The mission of Grow for Vets is to help save the more than 50 Veterans who die each day from suicide and prescription drug overdose. Grow for Vets provides Veteran heroes with safe alternative to deadly prescription drugs. We connect Veterans with the knowledge and resources necessary to obtain or grow their own cannabis for treatment of their medical conditions. The way Grow For Vets sees it, providing a small gift of nature’s most amazing plant is the least we can do for the bravest among us. The mission of Grow for Vets is to help reduce the staggering number of Veterans who die each day from suicide and prescription drug overdose. We provide Veterans with the knowledge and resources necessary to obtain or grow their own marijuana for treatment of their medical conditions. The vision is to raise awareness by enlisting the public’s aid and support in ensuring that all injured and wounded Veterans receive the respect and dignity of life that they deserve. With a purpose to provide Veterans with unique products, programs and services designed to assist them in living with injuries sustained while protecting our freedom.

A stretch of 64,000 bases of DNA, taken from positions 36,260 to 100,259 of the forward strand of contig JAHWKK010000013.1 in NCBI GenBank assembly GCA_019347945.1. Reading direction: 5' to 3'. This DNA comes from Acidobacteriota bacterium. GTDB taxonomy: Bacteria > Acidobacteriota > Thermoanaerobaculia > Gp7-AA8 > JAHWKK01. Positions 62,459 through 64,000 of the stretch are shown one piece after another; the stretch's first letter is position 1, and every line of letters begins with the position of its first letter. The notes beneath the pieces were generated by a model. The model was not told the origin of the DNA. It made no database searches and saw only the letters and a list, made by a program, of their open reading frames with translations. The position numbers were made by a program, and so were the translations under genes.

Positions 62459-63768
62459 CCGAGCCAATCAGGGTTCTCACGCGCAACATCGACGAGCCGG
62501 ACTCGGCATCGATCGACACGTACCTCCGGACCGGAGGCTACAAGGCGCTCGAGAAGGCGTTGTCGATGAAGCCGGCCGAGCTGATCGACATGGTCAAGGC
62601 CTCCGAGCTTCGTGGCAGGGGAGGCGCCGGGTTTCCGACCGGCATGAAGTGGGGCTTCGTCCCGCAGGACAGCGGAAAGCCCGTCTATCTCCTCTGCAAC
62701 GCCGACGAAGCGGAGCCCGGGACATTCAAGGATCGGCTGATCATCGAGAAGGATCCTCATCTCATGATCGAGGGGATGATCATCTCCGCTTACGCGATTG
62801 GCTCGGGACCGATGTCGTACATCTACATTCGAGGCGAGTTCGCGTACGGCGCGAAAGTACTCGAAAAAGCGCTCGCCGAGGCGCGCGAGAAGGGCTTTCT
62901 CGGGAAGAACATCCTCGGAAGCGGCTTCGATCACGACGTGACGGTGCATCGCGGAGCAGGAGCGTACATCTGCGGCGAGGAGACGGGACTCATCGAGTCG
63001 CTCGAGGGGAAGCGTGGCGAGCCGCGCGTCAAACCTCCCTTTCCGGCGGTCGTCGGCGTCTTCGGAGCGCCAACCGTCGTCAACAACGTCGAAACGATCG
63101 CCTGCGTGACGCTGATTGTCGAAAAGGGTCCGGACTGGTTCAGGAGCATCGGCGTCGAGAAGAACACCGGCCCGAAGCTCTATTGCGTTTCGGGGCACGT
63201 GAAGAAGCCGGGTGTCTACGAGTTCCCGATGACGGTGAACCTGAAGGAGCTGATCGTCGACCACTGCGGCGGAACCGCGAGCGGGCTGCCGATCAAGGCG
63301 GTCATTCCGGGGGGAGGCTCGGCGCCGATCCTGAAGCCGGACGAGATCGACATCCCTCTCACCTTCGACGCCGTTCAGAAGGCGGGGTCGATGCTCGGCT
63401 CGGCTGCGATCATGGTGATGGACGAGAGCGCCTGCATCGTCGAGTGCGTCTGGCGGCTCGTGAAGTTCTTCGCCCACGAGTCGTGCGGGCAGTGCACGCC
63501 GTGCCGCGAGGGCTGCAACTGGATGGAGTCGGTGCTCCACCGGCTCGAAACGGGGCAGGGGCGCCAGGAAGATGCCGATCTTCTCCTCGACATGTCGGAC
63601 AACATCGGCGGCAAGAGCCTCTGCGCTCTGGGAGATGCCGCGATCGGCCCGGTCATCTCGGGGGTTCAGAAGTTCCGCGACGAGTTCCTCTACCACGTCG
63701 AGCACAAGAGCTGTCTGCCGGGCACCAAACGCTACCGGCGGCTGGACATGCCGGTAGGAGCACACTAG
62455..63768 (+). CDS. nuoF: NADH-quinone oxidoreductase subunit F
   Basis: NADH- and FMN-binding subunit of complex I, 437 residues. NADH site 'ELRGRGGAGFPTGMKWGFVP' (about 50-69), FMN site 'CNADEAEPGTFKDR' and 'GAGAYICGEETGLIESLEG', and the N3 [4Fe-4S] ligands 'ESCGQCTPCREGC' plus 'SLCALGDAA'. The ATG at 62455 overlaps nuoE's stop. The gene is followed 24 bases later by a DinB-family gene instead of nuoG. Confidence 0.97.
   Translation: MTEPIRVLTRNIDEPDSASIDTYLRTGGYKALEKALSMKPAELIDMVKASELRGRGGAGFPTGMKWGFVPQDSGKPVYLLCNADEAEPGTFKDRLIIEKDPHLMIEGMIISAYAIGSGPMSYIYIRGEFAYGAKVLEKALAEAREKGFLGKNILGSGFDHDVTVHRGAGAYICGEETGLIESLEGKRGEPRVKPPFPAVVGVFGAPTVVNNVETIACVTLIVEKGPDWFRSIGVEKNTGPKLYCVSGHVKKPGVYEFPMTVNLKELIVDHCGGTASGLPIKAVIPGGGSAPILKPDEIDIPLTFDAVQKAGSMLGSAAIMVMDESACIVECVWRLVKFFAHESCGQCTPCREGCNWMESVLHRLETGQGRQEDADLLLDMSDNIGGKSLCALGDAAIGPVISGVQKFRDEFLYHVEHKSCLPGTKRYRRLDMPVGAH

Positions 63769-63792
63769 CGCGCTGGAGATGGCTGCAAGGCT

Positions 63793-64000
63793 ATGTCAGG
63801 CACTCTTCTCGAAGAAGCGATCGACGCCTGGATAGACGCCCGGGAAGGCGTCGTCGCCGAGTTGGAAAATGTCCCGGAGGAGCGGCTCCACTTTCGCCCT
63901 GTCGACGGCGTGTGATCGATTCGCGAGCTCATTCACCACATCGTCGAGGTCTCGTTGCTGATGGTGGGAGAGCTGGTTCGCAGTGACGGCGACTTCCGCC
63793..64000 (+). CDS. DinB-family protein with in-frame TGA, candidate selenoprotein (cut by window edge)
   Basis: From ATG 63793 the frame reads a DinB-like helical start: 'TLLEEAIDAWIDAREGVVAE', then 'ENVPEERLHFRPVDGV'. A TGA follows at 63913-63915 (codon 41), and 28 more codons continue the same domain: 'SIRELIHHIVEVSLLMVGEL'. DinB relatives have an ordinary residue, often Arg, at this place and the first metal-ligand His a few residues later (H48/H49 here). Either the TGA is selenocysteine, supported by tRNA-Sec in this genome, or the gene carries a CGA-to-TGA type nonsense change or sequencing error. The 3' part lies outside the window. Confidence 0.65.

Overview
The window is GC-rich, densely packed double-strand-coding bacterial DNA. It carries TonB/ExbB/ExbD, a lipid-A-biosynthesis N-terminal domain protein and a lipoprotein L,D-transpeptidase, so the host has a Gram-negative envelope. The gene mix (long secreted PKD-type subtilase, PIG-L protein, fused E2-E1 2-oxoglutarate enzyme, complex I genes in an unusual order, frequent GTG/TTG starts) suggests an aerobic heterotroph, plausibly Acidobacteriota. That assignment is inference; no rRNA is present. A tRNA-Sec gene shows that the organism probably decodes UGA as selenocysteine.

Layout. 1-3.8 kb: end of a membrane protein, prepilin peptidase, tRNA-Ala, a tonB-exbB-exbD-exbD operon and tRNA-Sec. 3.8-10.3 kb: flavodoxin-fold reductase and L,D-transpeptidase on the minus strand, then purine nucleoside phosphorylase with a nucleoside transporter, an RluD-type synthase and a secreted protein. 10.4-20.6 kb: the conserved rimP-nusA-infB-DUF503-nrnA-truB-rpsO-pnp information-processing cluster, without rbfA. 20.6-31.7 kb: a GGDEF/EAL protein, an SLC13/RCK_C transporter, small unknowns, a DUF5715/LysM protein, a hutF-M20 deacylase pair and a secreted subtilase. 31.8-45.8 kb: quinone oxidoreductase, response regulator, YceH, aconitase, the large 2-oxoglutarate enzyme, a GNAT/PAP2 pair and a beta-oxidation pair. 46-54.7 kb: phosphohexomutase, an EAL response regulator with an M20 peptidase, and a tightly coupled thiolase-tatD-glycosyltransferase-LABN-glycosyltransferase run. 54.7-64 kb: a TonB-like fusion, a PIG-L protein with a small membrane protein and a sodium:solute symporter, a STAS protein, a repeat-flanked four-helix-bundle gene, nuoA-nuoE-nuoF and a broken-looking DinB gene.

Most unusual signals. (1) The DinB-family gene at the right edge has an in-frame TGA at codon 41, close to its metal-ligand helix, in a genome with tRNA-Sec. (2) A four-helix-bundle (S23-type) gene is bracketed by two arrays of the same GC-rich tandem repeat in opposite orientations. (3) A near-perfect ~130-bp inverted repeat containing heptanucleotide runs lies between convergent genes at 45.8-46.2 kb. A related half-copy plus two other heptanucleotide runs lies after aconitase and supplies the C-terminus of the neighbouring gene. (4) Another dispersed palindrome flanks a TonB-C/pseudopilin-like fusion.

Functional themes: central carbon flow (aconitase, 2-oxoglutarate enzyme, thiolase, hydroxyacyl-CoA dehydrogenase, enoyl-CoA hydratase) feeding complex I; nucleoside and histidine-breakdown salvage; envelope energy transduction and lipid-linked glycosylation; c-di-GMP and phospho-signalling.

Grow For Vets now has Chapters in nine states; Arizona, California, Colorado, Michigan, Nevada, Oregon and Washington. The recently formed New Mexico Chapter, was founded by Gina Lucero, RN and Texas is also in the process of establishing a Chapter as well to support this great organization. The Grow For Vets medical advisor is one of the best in the cannabis industry, Heather Manus, RN, who is currently also a board member of the American Cannabis Nurses Association.
With many veterans relying on the Department of Veteran Affairs for health care, it’s become an increasingly difficult obstacle to get proper treatment. Veterans who are legally seeking medical cannabis cannot be prescribed or recommended for it by any physician employed by the U.S. federal government. The American Legion, the country’s largest wartime veterans organization, came out this year in support of allowing veterans to access medical cannabis, and urged Congress to remove cannabis from the Schedule 1 designation.
Anyone can support Grow For Vets with donations of lightly used cultivation gear, wellness related business services, financial support and for legal cannabis donations contact Grow For Vets or your state’s chapter. Medical cannabis related activities are conducted only within jurisdictions allowing such activities. Grow For Vets is a 501(c) (19) nonprofit organization.